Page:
Music as a universal language in a network of international students. This is the ideal image of everyday life at German music academies. The reality, however, looks different.
In contrast to Asian students, only a few Black students have been admitted to the 24 music colleges in Germany. They are therefore rarely able to form a community and are often confronted with a primarily white educational system. Prof. Dr. Nepomuk Riva sheds light on what everyday life is like for Black students at these institutions. He is a German ethnomusicologist at the University of Würzburg and in his 2023 study "Schwarze Stimmen in einer weissen Musikwelt" ("Black Voices in a White Music World"), he addresses the experiences of racial discrimination that Black music students experience on a daily basis in a music practice that is often Eurocentric.
The study is based on six qualitative, biographically oriented interviews conducted between 2016 and 2020. In them, three Black men and three Black women who grew up in Africa, Latin America or Germany report on their study situation in Germany, how they experience injustices - for example in the form of stereotypical character attributions or verbal microaggressions in the social environment - and which coping strategies the affected persons choose. The evaluation shows that the given circumstances usually only rarely allow for verbal resistance. In most cases, Black students endure the racist incident in silence or process the discrimination in a safe family environment or supportive circle of friends. States of loneliness and mental and physical symptoms of illness can be the serious result.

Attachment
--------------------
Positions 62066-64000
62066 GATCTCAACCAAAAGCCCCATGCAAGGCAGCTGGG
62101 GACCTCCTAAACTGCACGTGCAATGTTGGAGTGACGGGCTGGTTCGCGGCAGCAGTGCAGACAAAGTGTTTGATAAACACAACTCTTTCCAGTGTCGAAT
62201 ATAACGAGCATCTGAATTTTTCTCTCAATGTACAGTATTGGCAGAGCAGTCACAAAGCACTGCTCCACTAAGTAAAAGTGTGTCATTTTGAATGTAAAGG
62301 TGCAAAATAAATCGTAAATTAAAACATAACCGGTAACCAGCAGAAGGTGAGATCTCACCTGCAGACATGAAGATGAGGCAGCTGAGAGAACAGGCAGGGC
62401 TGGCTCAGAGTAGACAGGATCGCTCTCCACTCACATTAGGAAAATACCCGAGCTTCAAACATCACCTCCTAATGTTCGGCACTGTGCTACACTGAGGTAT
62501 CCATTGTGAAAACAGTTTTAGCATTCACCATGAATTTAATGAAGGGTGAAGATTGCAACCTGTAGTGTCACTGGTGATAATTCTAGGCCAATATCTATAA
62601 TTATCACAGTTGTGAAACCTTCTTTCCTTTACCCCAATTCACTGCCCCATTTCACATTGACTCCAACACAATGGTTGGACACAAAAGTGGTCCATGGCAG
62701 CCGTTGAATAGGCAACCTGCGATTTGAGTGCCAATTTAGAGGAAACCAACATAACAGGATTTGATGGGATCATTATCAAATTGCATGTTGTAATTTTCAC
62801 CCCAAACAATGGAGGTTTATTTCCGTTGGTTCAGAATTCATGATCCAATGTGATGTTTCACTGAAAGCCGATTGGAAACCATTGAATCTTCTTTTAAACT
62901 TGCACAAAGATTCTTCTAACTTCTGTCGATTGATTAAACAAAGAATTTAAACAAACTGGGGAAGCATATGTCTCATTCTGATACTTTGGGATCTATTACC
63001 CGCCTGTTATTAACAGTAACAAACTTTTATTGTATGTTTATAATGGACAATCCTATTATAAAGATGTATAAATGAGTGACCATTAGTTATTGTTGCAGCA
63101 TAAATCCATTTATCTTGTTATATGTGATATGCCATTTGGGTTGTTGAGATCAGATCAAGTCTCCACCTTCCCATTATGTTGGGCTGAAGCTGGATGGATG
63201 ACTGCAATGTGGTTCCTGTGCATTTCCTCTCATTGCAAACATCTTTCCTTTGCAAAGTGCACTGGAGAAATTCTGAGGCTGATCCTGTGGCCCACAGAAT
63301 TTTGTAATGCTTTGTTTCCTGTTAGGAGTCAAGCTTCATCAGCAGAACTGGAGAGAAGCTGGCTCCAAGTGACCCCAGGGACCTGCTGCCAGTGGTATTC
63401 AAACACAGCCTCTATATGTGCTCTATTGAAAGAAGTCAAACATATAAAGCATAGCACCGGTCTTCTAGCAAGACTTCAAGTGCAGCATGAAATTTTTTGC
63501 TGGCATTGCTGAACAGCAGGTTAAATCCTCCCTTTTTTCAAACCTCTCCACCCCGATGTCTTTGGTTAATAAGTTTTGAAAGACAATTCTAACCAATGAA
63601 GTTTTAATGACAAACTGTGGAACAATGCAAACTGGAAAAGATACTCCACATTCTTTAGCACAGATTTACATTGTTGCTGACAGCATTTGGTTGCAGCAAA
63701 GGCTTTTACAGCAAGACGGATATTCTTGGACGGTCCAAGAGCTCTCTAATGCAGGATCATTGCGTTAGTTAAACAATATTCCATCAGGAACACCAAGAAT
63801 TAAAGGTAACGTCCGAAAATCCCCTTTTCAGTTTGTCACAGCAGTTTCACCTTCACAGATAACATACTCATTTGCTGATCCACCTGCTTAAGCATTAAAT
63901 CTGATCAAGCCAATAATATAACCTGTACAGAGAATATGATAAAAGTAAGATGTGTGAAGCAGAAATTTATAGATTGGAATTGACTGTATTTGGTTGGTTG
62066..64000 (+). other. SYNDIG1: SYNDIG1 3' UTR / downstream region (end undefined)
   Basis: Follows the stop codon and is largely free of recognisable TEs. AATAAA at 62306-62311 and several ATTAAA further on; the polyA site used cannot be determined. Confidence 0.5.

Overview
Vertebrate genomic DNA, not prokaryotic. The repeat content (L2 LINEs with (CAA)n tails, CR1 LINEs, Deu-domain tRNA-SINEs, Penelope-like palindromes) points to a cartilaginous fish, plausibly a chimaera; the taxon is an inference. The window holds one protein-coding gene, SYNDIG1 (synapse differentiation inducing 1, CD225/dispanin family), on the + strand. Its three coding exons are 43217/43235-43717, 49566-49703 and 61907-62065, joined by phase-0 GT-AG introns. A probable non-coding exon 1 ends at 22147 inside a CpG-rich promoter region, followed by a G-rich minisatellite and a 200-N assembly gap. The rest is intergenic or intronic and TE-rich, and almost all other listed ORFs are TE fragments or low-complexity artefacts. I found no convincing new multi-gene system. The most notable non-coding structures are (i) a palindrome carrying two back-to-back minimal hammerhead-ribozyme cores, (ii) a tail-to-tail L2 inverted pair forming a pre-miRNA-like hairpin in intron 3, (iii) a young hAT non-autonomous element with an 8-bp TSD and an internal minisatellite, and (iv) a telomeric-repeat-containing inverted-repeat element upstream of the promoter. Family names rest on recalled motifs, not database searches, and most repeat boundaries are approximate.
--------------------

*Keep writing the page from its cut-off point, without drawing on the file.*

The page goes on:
So what can be done on the part of institutions and faculty to guarantee Black students a level playing field in their studies? This study concludes with recommendations for action in this regard. These include financial compensation, help for Black students in organizing their study stay in Germany, and a reform of German music colleges to counteract Eurocentric content and thus structural disadvantage. With a stronger international focus and awareness in academic teaching, inequalities should be more easily recognized and jointly reduced.
Prof. Dr. Nepomuk Riva, substitute professor for ethnomusicology at the University of Würzburg, researches the image of Africa in German music scenes. In 2012, he completed his doctorate on Cameroonian church music. Between 2016 and 2021, he was coordinator of the DAAD Research Training Group "Performing Sustainability" at the University of Hildesheim, the University of Cape Coast (Ghana) and the University of Maiduguri (Nigeria).